An Intro To Geospatial Data With PostGIS
In this tutorial, we will explore how to use PostGIS for storing and querying geospatial data.
It will be a fairly pragmatic tutorial, and the only expectation is that you have some basic SQL knowledge. It is tailored to someone who has little to no geospatial data knowledge. Overall, it should take around 15 minutes to complete - with more time if you read the content on attached links.
We are going to use a subset of the Environment Agency (EA) flood zone 2 data for this tutorial. It basically maps out the areas of land in the UK where there is a risk of flooding.
Step 1 - Create a PostGIS database
We will start by creating a Postgres PostGIS database on your machine, using a community provided Docker image:
# If on an Apple M1 chip (use community image built for ARM) docker run --name geospatial-tutorial-postgis -p 5432:5432 -e POSTGRES_PASSWORD=postgres -e POSTGRES_USER=postgres -d gangstead/postgis:13-3.1-arm # Otherwise docker run --name geospatial-tutorial-postgis -p 5432:5432 -e POSTGRES_PASSWORD=postgres -e POSTGRES_USER=postgres -d postgis/postgis:13-3.1
You can check the container has started and the Postgres service is running as follows:
docker exec -ti /geospatial-tutorial-postgis psql -U postgres
Step 2 - Load the flood zone data into the database
Download this file to your home directory. It is restricted to the wider Shrewsbury area, cut down from the entire UK flood zone data set.
Now load the SQL file into the Postgres database:
psql -h 127.0.0.1 -U postgres < ~/create_flood_zone_data.sql
Check you can see the data by connecting to the database via DBeaver using the following configuration:
host: 127.0.0.1 database: postgres user: postgres password: postgres
Step 3 - Explore the full data
- Locate the table
- Right click, and select
- Switch to
- Take a look around the map - it should look like this:
- Click on one of the features, and you will see the associated data e.g.
Step 4 - Dig into the raw data
- Switch to
- Notice the
- Double click on one specific row (feature)
- Explore the
Textversion of the value - it should look like this:
Step 5 - Explore geospatial types
- In the Database Navigator, expand the Columns under the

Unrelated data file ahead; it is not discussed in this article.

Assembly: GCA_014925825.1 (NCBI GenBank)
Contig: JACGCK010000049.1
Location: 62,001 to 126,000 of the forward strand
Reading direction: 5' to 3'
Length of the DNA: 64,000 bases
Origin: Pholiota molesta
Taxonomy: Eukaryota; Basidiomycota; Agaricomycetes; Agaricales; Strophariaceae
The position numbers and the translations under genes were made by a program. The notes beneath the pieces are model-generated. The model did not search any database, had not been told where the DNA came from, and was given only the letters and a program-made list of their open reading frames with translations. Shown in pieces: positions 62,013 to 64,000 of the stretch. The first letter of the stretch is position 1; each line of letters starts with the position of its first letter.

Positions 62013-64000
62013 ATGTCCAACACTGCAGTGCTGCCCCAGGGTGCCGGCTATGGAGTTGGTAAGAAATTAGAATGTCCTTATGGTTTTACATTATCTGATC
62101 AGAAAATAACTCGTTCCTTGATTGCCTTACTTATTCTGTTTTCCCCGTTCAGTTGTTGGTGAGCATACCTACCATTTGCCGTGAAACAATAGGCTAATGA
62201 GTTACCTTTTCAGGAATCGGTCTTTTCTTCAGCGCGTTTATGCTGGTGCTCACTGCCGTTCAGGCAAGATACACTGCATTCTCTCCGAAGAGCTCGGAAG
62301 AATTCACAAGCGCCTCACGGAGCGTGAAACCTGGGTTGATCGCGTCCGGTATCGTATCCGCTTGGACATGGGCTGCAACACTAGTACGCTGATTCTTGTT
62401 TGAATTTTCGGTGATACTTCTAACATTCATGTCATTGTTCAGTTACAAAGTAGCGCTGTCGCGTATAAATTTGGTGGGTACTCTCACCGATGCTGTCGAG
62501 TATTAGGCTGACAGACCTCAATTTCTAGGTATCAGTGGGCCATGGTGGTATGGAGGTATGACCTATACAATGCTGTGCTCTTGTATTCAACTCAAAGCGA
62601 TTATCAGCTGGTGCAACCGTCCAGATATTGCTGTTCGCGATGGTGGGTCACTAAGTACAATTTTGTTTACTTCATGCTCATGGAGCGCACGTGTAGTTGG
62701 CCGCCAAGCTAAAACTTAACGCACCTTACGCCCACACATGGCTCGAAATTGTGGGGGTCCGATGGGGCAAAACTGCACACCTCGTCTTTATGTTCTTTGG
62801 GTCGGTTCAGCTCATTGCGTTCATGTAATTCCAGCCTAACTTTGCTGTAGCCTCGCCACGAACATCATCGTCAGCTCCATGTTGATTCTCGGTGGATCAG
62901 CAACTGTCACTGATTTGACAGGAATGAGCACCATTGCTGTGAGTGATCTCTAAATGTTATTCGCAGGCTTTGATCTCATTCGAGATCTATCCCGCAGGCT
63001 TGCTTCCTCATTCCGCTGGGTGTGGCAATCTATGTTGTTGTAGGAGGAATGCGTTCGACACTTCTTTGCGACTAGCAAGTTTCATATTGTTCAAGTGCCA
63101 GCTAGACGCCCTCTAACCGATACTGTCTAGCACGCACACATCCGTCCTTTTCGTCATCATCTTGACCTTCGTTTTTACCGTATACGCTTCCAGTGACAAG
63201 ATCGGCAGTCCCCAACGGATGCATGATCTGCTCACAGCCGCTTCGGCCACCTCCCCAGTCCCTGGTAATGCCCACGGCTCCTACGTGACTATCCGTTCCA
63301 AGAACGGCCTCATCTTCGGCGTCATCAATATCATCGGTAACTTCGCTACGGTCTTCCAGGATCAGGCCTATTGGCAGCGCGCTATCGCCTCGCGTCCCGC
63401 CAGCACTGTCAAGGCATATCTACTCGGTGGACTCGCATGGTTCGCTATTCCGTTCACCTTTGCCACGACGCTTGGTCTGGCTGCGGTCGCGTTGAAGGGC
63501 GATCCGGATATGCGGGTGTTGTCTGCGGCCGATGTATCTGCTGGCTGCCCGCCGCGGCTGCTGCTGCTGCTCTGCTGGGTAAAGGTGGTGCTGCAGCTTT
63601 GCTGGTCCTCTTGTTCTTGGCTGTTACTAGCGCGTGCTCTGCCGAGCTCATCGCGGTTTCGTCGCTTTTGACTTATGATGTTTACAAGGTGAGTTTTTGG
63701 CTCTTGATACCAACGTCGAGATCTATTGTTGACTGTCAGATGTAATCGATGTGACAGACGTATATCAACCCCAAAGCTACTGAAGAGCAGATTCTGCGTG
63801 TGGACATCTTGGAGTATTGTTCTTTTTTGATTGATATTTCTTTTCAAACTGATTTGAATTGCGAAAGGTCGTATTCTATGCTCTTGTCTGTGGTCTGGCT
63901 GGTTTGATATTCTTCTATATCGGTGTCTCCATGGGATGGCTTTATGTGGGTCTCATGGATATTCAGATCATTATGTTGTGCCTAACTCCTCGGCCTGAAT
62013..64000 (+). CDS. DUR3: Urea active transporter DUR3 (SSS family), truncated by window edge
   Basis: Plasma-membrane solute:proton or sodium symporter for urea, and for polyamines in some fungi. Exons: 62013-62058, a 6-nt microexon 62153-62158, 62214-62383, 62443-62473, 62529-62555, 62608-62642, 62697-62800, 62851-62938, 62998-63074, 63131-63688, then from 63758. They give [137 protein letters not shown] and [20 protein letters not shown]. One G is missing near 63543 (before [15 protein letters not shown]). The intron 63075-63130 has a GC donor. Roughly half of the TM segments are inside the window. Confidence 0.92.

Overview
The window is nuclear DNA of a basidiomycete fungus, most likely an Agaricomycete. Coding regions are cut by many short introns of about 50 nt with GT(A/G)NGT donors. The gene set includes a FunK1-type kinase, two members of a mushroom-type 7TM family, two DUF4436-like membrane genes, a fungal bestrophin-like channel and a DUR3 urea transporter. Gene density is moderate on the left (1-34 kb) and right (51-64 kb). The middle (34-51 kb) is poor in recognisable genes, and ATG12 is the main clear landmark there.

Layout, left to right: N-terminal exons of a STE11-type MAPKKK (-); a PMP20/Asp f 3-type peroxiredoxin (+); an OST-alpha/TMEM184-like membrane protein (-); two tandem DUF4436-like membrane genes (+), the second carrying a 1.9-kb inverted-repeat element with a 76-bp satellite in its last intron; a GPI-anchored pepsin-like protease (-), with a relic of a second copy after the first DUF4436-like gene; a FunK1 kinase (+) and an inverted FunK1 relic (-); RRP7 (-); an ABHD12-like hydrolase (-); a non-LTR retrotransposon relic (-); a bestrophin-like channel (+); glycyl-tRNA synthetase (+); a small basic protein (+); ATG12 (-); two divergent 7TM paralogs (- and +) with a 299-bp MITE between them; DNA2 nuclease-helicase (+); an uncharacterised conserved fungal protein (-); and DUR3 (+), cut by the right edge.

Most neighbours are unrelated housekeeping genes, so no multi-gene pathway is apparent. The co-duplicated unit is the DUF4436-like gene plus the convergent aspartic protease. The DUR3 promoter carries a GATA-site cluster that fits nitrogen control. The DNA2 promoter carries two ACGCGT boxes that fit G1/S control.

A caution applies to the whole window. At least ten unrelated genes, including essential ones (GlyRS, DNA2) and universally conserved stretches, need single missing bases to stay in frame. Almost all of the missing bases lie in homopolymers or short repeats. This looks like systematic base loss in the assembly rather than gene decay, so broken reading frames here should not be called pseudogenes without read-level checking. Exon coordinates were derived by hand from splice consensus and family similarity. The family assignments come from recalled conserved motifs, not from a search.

- Notice the
geometrycolumn, it’s type
multipolygonand the SRID number
- Learn about Coordinate Reference Systems?
- An SRID (Spatial Reference Identifier) identifies the coordinate (spatial) reference system for the geospatial data
- The CRS of the geospatial data must match that of the base map it is overlaid onto (or transformed to it using the
- Explore the available geometry types alongside
- Explore the geography type
Step 6 - Geospatial index
Create a New SQL script
Create a geospatial index as follows:
CREATE INDEX my_geo_index_1 ON flood_zone_2_tutorial USING GIST (geometry);
Learn more about how geospatial indexes work
Discover the types of geospatial indexes
Step 7 - Geospatial querying
Now it’s time for a geospatial query to find flood risks in a specific area just south of Shrewsbury called Atcham.
The area is identified by this boundary defined via a GIST geoJSON format.
We will use
ST_Intersects which finds all features/rows that share any portion of space of the queried geometry:
SELECT id, layer, source_type, geometry FROM public.flood_zone_2_tutorial WHERE St_Intersects( geometry, -- Corresponds to the polygon defined in the Github gist above 'SRID=4326;POLYGON(( -2.689547538757324 52.684343558062444, -2.693624496459961 52.67633004026696, -2.6851701736450195 52.66995460120601, -2.6721668243408203 52.67031893707165, -2.6683473587036133 52.67874986129621, -2.670750617980957 52.68499394142615, -2.689547538757324 52.684343558062444 ))' );
In DBeaver, run this query and switch to the
Spatial view to see something like:
Step 8 - Learn about more PostGIS functions
- Compare the different topological functions e.g.
- Take a look at output formats for PostGIS geospatial data e.g.
- Explore the complete list of functions in PostGIS
We have just touched on the topic of geospatial data with PostGIS, and hopefully this tutorial has gently introduced you to some basic concepts and set you up to explore deeper into this world!
At LandTech we live and breathe geospatial data - creating pipelines that import geospatial data, building APIs & applications that do interesting geospatial queries, and presenting maps over these datasets.
If geospatial land and property data interests you (no geospatial experience necessary!), come join our team as we are hiring.
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